A final challenge facing the military is the new tactics these potential enemies may use. These countries know that the United States military can currently beat them in conventional warfare. Therefore, these countries will try unconventional methods and tactics (QDR sec III). Some of these unconventional tactics include nuclear, chemical, and germ warfare. The current dispersion of these weapons can encourage a rogue country to attack the United States or its allies (QDR sec II). Another method the military establishment is ill prepared for is electronic warfare and information warfare. The military reliance on new electronics and equipment is a sizable weakness; if electronic warfare is tried properly, it could completely shut down operations and communications (sec II). Underestimating an enemy's tactics or resolve could be one of the greatest challenges facing the military today.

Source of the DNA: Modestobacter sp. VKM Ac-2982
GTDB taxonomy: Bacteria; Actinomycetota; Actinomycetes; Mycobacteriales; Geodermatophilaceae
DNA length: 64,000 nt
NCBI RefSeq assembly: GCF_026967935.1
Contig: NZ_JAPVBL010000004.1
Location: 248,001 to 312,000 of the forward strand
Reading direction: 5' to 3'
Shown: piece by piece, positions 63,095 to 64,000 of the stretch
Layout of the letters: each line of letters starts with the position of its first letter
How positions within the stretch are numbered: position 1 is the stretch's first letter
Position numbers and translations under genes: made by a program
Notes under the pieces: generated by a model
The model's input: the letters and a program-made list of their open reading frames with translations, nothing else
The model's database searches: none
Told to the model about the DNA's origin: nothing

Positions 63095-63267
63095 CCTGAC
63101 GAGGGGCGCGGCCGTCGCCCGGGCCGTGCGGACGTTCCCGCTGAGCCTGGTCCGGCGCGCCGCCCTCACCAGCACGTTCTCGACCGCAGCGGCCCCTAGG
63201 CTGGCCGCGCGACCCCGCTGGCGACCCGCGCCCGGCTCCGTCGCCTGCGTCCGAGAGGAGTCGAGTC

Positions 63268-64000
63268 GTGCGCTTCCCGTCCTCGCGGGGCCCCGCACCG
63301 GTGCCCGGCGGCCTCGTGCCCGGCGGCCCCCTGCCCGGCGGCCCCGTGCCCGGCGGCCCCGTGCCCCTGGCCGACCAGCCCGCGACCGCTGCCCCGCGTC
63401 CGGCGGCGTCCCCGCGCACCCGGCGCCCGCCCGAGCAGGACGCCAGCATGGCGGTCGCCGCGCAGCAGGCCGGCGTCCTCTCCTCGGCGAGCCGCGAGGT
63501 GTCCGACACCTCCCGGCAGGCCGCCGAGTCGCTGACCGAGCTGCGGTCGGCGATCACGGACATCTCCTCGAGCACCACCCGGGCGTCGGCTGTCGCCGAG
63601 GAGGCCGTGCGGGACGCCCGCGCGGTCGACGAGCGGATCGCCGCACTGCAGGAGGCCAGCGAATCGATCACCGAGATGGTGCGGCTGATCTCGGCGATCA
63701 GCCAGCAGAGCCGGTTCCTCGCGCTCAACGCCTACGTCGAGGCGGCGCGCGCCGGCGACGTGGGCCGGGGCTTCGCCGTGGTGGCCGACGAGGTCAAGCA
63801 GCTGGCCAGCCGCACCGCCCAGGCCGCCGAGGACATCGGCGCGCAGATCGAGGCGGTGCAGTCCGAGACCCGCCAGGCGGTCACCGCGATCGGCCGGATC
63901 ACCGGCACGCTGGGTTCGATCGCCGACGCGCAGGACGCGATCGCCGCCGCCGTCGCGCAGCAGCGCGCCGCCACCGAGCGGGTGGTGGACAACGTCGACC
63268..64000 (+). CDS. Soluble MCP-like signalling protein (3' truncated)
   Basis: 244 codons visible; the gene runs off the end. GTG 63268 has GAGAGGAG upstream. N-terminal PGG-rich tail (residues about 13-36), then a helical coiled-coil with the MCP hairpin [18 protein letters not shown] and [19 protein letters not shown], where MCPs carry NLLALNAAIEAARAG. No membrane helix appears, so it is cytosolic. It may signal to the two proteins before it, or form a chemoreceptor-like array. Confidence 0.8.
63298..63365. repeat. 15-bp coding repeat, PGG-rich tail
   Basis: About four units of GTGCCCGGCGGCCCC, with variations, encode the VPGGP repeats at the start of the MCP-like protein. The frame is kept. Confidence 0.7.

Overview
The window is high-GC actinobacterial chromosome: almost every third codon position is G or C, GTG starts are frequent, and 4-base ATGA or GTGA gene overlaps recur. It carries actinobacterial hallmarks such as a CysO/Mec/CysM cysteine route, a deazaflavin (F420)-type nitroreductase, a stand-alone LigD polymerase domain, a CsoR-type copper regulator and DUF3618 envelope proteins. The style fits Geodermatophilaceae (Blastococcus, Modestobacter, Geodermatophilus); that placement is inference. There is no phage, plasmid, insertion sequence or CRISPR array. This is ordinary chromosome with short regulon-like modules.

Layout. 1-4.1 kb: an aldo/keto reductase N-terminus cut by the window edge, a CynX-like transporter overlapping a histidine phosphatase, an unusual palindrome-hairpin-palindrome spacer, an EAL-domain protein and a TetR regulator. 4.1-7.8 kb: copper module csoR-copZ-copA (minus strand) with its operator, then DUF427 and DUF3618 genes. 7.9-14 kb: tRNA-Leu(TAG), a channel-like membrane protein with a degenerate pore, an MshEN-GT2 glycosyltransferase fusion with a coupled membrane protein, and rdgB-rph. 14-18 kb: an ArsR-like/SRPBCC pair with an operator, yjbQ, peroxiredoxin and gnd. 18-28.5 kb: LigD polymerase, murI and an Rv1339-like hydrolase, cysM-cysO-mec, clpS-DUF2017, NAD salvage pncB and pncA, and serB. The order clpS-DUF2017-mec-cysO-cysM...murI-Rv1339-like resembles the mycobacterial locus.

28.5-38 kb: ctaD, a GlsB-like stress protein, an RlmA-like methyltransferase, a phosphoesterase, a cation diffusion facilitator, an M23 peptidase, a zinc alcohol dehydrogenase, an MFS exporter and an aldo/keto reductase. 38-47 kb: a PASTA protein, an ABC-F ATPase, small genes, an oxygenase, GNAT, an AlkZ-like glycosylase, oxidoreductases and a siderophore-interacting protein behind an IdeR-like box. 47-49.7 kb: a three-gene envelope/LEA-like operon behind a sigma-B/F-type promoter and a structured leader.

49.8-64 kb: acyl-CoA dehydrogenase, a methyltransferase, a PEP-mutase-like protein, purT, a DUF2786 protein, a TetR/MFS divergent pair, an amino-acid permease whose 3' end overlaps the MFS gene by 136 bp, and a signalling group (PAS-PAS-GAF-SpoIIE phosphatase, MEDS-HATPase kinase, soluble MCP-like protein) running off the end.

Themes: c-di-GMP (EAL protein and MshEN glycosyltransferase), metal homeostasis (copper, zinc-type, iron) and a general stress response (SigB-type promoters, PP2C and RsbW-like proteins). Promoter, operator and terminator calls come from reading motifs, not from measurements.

All of the previously mentioned problems are solvable. Steps taken to fix these ailments are underway and will soon take effect. Some of these steps are in the right direction yet others are just making things worse. The steps in the right direction include an inactive draft law, a reduction in oversight and obsolete command areas, and increasing the numbers of submarines. The inactive draft laws are good because most of the people in the military want to be in the service of the United States armed services (sec VIII). The reduction in oversight and obsolete command areas is good because they are effectively removing dead weight (sec VIII). Increasing the numbers of submarines in the arsenal will help ensure staying power of the United States as a world power (DOD strategic force highlights). Unfortunately, some recent reforms do not help as much; the DOD plans to, by 2003, reduce the number of active military forces by 36% when compared to the numbers in 1989 (QDR sec VIII). The DOD is also planning to reduce the number of bases, research centers, and testing areas in the near future (sec VIII). These reductions will severely hurt the nations military power around the world; thus reducing the pace of needed military development to minimal levels.